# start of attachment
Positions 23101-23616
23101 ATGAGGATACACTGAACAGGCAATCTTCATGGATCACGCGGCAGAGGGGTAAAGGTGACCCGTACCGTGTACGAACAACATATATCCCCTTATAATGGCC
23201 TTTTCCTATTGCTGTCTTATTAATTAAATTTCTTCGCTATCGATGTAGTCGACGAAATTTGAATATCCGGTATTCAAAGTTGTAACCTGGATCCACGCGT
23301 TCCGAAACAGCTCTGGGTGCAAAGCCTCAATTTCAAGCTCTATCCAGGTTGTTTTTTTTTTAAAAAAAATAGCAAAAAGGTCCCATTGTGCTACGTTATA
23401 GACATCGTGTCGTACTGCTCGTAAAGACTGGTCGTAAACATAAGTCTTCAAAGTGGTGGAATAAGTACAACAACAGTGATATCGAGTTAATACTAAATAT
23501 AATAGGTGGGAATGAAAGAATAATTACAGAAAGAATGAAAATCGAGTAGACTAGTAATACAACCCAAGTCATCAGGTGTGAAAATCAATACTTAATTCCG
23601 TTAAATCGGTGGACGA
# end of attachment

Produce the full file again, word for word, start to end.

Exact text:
Positions 23101-23616
23101 ATGAGGATACACTGAACAGGCAATCTTCATGGATCACGCGGCAGAGGGGTAAAGGTGACCCGTACCGTGTACGAACAACATATATCCCCTTATAATGGCC
23201 TTTTCCTATTGCTGTCTTATTAATTAAATTTCTTCGCTATCGATGTAGTCGACGAAATTTGAATATCCGGTATTCAAAGTTGTAACCTGGATCCACGCGT
23301 TCCGAAACAGCTCTGGGTGCAAAGCCTCAATTTCAAGCTCTATCCAGGTTGTTTTTTTTTTAAAAAAAATAGCAAAAAGGTCCCATTGTGCTACGTTATA
23401 GACATCGTGTCGTACTGCTCGTAAAGACTGGTCGTAAACATAAGTCTTCAAAGTGGTGGAATAAGTACAACAACAGTGATATCGAGTTAATACTAAATAT
23501 AATAGGTGGGAATGAAAGAATAATTACAGAAAGAATGAAAATCGAGTAGACTAGTAATACAACCCAAGTCATCAGGTGTGAAAATCAATACTTAATTCCG
23601 TTAAATCGGTGGACGA